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Nowadays anyone can start investing with a very small amount of money. Due to the proliferation of retail investment products available, you can invest as little as $100 into a basket of stocks and bonds. For a rookie investor I would generally recommend staying away from individual stocks.
1. First, look at your debt, cash flow and liquidity needs.
Before you invest, erase your high interest debt. It doesn’t make sense to carry a 24% interest rate on debt and using your extra money to invest. You can’t get that guaranteed 24% return on any investment. However, paying down a credit card with that interest rate is the equivalent of earning that return.
Also, make sure you have an emergency fund. One should have the equivalent of 6 – 9 months of living expenses parked safely somewhere, such as in CDs.
“Liquidity” means having cash on hand when you need it. For example don’t put money into the stock market that you will need in 2 to 3 years for a major purchase.
2. Determine Your Investing Timeline
This goes hand-in-hand with liquidity needs. What are you investing for? Is it truly extra money you don’t need for a while? Are you investing for your retirement 20 or 30 years away? For your children’s college education? Is this a short-term investment? Something you may need in 2 to 3 years? The general rule is for shorter timelines go with less volatile, “safer” investments such as bonds or other fixed income instruments. For longer timelines—longer than five years—it’s okay to invest in stocks.
3. Develop a Plan
A written plan, called an Investment Policy Statement (IPS), helps you get organized, puts down your goals and determines the criteria of your investments. These may be paying for a child’s college education, funding your retirement or just growing your wealth. This information will dictate the amount of return you need on your investment and how soon you’ll need it. This in turn will determine the amount of risk you may need to take in order to achieve a reasonable return. Also, how and where are you going to invest it? There are many low-cost online brokerages such as Schwab, Fidelity and Scottrade where you can open an account with a small amount of money by transferring funds from your bank account very easily.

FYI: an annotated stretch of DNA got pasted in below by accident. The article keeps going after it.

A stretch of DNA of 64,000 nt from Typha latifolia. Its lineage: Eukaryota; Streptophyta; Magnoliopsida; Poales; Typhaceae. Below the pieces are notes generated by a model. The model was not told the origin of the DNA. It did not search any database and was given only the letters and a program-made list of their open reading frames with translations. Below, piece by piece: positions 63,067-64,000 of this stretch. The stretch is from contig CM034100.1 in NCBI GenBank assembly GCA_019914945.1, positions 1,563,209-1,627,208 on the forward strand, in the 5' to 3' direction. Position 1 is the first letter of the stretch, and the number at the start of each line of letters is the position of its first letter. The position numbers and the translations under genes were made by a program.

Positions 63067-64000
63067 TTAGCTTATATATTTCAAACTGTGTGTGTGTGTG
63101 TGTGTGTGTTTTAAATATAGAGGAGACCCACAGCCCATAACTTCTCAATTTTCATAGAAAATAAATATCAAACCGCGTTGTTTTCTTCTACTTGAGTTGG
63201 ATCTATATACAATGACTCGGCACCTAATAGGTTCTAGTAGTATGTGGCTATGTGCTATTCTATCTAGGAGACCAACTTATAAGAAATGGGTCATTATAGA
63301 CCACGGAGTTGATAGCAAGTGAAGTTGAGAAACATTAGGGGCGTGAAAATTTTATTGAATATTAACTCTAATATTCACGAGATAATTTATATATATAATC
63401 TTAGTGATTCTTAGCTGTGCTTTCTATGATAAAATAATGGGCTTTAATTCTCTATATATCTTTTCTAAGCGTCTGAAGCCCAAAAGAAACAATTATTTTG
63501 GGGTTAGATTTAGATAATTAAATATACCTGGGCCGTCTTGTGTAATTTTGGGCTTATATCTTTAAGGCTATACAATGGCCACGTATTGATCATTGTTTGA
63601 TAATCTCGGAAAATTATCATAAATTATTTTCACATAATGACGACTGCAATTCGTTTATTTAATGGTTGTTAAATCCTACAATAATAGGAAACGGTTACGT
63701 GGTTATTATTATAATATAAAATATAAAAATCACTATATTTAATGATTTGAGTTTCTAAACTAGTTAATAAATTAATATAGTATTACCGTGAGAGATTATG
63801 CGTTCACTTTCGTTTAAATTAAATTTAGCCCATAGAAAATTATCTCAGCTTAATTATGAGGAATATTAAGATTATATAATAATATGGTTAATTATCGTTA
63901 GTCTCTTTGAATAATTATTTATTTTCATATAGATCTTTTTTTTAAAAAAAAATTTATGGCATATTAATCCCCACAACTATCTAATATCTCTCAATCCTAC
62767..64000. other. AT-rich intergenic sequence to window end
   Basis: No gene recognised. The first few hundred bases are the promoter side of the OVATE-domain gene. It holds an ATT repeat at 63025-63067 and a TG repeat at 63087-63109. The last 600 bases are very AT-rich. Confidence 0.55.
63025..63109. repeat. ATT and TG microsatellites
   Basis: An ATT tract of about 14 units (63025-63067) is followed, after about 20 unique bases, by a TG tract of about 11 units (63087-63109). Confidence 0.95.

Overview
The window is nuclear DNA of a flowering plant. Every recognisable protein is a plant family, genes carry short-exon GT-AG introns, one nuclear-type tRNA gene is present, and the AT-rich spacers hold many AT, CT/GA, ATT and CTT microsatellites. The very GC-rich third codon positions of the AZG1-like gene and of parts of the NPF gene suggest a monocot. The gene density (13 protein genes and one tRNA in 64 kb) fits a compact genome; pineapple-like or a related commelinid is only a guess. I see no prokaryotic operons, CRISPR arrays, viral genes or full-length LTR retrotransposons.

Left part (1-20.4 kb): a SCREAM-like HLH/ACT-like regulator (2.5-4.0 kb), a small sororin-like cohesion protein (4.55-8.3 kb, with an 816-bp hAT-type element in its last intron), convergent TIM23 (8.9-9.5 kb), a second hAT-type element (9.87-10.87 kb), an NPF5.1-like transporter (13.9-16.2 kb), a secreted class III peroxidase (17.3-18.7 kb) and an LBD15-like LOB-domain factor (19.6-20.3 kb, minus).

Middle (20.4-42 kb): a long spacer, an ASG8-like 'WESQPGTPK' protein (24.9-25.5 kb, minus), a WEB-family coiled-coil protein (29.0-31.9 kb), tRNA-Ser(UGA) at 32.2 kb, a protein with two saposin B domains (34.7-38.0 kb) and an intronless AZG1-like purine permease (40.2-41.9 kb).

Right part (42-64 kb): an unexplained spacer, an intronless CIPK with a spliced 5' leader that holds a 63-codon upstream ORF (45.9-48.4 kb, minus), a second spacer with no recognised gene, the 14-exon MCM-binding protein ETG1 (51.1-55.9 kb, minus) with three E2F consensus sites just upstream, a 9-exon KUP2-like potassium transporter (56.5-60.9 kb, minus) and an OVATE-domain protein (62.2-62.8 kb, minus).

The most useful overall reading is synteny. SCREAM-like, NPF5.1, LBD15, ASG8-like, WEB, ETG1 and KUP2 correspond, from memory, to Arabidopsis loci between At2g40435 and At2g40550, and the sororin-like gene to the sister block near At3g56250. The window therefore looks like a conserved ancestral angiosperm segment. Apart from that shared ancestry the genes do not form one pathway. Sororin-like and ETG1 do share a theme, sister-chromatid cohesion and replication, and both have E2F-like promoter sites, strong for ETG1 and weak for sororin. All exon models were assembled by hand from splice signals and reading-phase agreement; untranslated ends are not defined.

4. Research, research, research.
Read all you can on retail investment products such as Mutual Funds, ETF’s, ETNs, etc. and educate yourself on their differences. Visit online resources such as morningstar.com, investopedia.com, fidelity.com, fool.com and vanguard.com to get familiar with investing basics, various types of risks, and investment vehicles.
5. Find Your Comfort Zone
Since all investments come with varying degrees of risk you need to assess your risk–tolerance. Being in your investing “comfort zone” means owning a portfolio that contains suitable, well-researched holdings that are in perfect alignment with your various goals, time horizon, and risk tolerance. Determining one’s risk tolerance is a very deep and complicated subject and a wealth of information is available online about it.
6. Determine Your Mix: Asset Allocation
Your asset allocation is the way your portfolio is divided between bonds, stocks, and cash and should be based on your specific goals, risk tolerance, and time horizon.
For example, there is a general rule when constructing a portfolio that one should have their age in bonds in a typical stock and bond mix. So, if you’re 40, you would have 40% of your portfolio in bonds. This rule basically says the younger you are the more risks you can take on with your investments i.e. tilt your portfolio more towards stocks. They are generally more volatile, but have higher long-term returns versus bonds.
In order to reduce the risk you need to mix a variety of investments in a portfolio. The rationale behind this is that a portfolio of different kinds of investments will, on average, yield higher returns and pose a lower risk than any individual investment. The benefits of diversification will work only if your holdings in the portfolio are not perfectly correlated.
8. Control Expenses
Investing comes with certain expenses, buying a Mutual Fund for example. They usually charge an annual expense around 1% of assets. This means they will take out this expense regardless of how the fund performs every year. If you’re buying ETF’s there may be brokerage transaction costs and management fees. It has been shown that controlling expenses is a big determinant of future long-term returns.
9. Minimize Taxes
One usually has many types of accounts, retirement and taxable accounts. In what type of account to carry what kinds of investments becomes important. Choosing the right one can help you cut taxes and keep more of your investment gains. For example, those whose gains are taxed as ordinary income would belong in tax-deferred accounts (such as REITs and bonds). More tax-efficient investments (such as stock ETFs and tax-free municipal bonds) would belong in taxable accounts.
Rebalancing your portfolio on a regular basis is the process of realigning the mix of your portfolio. Rebalancing—at least once a year—involves periodically buying or selling investments in your portfolio to maintain your original desired level of asset allocation.
Keep in mind: all investing involves risk, including the risk of loss. Diversification does not ensure profit or guarantee against loss. Good luck and happy investing!